Sitting in the T-50A today, the aircraft will have a similar look and feel as the USAF’s trainer, though a few improvements will make the ride more comfortable. The T-50 still has older leg restraints which buckle around your shins, but the air force has stipulated the trainer includes built-in leg restraints like those designed on the F-35. Lockheed will also change the cumbersome pinch fittings that connect over your shoulder, another holdover from the F-16.
The proposal aircraft will also include a different ejection seat, which will simplify some of the straps and lap belt, says Ward. The ejection seat is part of the trainer contract, but Lockheed has competed the seat the drive down costs, he says. Lockheed uses a Martin-Baker ejection seat for the F-35, but the company doesn’t know which manufacturer they’ll use for the trainer, he adds.
The T-50 inherited its basic shape, flight controls and wing from the F-16, but Lockheed and KAI downsized the frame to create a lighter aircraft with the same technology. Its flight controls are similar, though not identical, to the Falcon, with smoother G-onset and roll that shaped the rough fighter into a comfortable trainer.
Though T-50 owes much of its lineage to Lockheed’s F-16, the trainer doesn’t come with the Falcon’s infamous bouncy landing. T-50 uses almost identical flight control laws as the legacy F-16, but because it combines a lighter aircraft with larger wings, it takes less runway to land. A hard landing would spell trouble for inexperienced pilots, so Lockheed has used a different manufacturer for the T-50’s landing gear, Ward says.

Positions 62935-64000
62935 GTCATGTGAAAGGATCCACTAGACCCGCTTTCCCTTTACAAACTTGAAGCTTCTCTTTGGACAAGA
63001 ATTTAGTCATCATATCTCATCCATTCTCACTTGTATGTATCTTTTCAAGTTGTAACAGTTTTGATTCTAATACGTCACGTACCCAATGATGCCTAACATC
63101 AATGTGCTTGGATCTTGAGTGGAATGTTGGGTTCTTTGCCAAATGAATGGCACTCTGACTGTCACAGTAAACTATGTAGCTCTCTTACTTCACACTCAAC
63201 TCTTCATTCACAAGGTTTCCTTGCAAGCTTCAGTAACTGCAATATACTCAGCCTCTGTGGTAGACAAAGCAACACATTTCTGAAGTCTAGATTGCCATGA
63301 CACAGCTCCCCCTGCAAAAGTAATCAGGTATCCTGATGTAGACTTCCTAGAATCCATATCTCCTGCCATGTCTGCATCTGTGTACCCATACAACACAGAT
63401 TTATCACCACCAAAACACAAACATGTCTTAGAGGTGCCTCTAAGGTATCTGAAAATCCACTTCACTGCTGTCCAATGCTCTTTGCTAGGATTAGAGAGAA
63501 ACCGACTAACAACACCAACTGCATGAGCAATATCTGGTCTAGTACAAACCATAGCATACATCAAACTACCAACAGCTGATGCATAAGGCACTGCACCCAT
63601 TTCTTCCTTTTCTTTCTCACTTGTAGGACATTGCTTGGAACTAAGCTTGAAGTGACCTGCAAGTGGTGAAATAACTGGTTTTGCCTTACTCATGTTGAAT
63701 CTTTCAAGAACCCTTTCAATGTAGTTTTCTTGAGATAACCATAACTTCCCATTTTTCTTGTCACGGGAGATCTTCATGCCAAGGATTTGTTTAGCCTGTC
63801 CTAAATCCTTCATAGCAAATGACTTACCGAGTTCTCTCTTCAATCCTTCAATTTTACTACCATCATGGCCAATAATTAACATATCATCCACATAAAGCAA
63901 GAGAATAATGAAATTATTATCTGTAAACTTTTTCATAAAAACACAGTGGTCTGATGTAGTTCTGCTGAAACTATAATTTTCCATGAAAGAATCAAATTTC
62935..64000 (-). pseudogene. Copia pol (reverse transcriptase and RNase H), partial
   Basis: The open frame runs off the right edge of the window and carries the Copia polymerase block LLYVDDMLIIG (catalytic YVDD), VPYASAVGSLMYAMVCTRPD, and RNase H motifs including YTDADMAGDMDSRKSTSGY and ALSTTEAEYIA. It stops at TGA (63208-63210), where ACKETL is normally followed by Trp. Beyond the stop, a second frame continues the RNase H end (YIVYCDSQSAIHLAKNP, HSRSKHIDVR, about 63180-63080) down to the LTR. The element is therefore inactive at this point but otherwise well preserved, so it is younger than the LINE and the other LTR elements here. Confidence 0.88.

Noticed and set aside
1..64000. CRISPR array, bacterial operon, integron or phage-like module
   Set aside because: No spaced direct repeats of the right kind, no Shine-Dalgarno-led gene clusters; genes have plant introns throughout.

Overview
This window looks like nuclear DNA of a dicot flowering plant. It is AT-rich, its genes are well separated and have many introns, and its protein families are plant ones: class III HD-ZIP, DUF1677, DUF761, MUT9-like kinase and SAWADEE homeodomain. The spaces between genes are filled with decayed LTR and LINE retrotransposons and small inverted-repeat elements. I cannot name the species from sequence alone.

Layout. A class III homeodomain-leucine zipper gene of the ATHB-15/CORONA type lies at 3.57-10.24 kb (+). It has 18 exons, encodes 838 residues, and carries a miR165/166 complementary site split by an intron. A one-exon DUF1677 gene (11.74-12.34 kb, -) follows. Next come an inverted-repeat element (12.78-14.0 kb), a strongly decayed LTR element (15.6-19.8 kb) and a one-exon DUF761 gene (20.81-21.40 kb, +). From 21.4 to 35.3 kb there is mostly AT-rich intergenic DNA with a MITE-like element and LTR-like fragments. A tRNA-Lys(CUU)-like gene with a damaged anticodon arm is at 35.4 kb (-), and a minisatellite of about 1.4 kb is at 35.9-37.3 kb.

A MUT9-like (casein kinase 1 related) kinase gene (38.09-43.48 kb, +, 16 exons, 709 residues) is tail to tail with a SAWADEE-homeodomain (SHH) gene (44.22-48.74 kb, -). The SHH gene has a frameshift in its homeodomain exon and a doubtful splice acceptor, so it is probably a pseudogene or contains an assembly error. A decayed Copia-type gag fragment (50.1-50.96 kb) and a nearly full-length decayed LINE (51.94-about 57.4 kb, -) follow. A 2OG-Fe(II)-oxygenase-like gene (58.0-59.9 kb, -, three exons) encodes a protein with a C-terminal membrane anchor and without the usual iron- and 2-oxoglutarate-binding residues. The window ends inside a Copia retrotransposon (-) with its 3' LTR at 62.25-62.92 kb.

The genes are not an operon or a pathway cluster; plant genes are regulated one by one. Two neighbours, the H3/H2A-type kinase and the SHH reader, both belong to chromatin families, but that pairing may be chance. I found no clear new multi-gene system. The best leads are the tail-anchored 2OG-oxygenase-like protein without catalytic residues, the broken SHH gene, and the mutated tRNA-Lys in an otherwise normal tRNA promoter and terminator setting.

“The airplane lands really smoothly and it also gives us the opportunity if a student lands really hard, then that gear can take it,” he says. “We can go all the way up to 13 feet per second, which is carrier landings speeds, which we would never intentionally do, but it’s nice to know that the gear can handle that.”
The T-50’s easy landing leaves plenty of room for novices to make mistakes on the ground. It also gave a smooth performance in the air, with a responsive stick that allowed me to bank with just a slight turn of the wrist that makes a barrel roll feel like a pleasant somersault. That handling mimics the F-35, which has similar roll rates, Ward says.
When Clemence realized during my flight that I probably couldn’t stand 5 Gs, we opted for alternate maneuvers. Flying at about 100 to 120 knots, he approached 25 degrees angle of attack. Clemence, a former US Navy pilot, says other aircraft he’s flown such as the F/A-18 gently fall at maximum AOA because the thrust weight is not high enough. In a F-16 or a F/A-18, the flight controls would clamp down on the roll rate at maximum AOA in order to control side slip, he says.
“With the thrust in this airplane, you can go to maximum AOA, slowest speed it can fly and you can actually climb away,” he says. “You can fly as slow as the flight controls will let you but you have enough thrust that you can actually have a rate of ascent, you can climb away, which not many aircraft I’ve flown can do that.”